Irish Jesuit Edmond Grace has written a comic saga of poetry in four parts entitled Mad Messiah. Irish Jesuit Communications have recorded Edmond reading his work which he does in a variety of accents that lend another layer of meaning to his richly symbolic verse. It’s poetry like you’ve never heard before – a funny, provocative, moving, clever commentary on modern life and the ancient quest to encounter the living God, who shows up in Edmond’s work as the paradoxical figure of Jesus Christ, ‘Mad messiah’.
Edmond writes from a different personal perspective in each of the four cycles of poems – Dublin south-sider, aging Jesuit, bewildered male, and Irish Catholic. Below is a note from him that might serve as a map for you as you accompany him on his ‘mad’ and ‘mythical’ journey.
A NECESSARY FEW WORDS IN PROSE
I have been told that the reader of these poems will be helped if I give a matter of fact non-poetic introduction. Let me begin by saying that my faith in God and in Christ has always been simple, but that does not mean that I myself am simple. These poems put that no-doubts-ever faith side by side with my complicated personality. The Introduction is about the impact on me of the Samuel Becket play Waiting for Godot. Then follows the Prologue which introduces the four cycles and their respective themes – Dublin south-sider, aging Jesuit, bewildered male, and Irish Catholic.
The first cycle – Reptiles and the Rising Sun – is a satirical take on middle class Dublin. This is a group of people whom I know particularly well and with whom I feel very much at home. That makes it easy to do what I have done to them in these poems. I could have written much in praise of that same group but it would not be nearly as interesting. When you describe virtue you have to be faithful to the facts, whereas satire opens the door to creativity. Mind you, the end of this cycle moves beyond satire to a vision of Ireland. Middle class Dublin is part of a wider story; we all have roots in something deeper.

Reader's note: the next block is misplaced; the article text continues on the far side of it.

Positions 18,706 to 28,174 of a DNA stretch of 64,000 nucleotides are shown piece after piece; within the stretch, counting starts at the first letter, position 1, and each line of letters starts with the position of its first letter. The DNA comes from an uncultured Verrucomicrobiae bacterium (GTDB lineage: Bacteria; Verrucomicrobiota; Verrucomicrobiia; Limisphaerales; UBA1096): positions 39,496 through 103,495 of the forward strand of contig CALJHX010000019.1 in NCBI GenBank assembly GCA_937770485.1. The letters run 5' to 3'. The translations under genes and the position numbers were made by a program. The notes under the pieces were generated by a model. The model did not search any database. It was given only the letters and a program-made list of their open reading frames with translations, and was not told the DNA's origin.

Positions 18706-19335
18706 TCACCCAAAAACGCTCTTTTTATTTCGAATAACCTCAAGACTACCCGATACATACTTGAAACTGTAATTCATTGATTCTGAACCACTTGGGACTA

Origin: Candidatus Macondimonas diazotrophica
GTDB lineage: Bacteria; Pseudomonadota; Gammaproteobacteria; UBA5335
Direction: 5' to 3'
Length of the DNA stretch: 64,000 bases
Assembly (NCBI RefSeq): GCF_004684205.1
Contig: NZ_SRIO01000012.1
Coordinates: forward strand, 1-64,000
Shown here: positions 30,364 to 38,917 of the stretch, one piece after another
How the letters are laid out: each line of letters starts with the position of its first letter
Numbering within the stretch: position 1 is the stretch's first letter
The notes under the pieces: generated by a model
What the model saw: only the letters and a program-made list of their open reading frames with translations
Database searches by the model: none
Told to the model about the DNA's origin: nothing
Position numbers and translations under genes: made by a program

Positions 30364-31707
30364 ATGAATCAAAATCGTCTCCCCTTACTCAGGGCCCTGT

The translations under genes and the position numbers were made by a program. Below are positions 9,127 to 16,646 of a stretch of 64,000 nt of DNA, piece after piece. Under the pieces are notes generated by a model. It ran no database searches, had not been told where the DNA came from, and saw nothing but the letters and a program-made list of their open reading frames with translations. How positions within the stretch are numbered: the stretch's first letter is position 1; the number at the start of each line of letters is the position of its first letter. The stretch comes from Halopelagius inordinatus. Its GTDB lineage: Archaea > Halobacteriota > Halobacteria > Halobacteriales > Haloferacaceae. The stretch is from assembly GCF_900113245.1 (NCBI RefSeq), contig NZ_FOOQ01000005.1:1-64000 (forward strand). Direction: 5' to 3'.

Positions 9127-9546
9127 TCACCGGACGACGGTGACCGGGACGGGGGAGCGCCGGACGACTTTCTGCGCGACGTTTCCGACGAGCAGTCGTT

The second cycle – Floating Eyes in Venice – is a satirical take on another group whom I know well and with whom I also feel at home. These poems are a portrait of a Jesuit gone wrong which, given that we describe ourselves officially as sinners, means all Jesuits. We have been satirized before but I’m not sure if it has ever been done from the inside. You might ask why they – or we – only come second in line for this treatment? There is a simple answer. I could stop being a Jesuit in the morning, but I will never stop being a Dublin south-sider.
The third cycle – Two Dead Israelites – is about manhood and I am not sure if it is satirical or simply accurate. In the audio version you will hear an American accent. Only as I wrote these poems did I realize that Samson came from the Wild West and that Jesus of Nazareth’s Galilean accent was reminiscent of Elvis. Who would have thought it?
Finally, the fourth cycle – Saving Jonah – is a study of hatred. Of course, it’s also about Irish Catholicism. Jonah has a mean Northern accent for obvious reasons, but why does God the Father have a slightly absent-minded Oxbridge tone. That’s something to do with a deceased English Jesuit whom I – and many others – hold in high regard. Many of us Irish Catholics no longer hate the Brits, but many of us have found another enemy.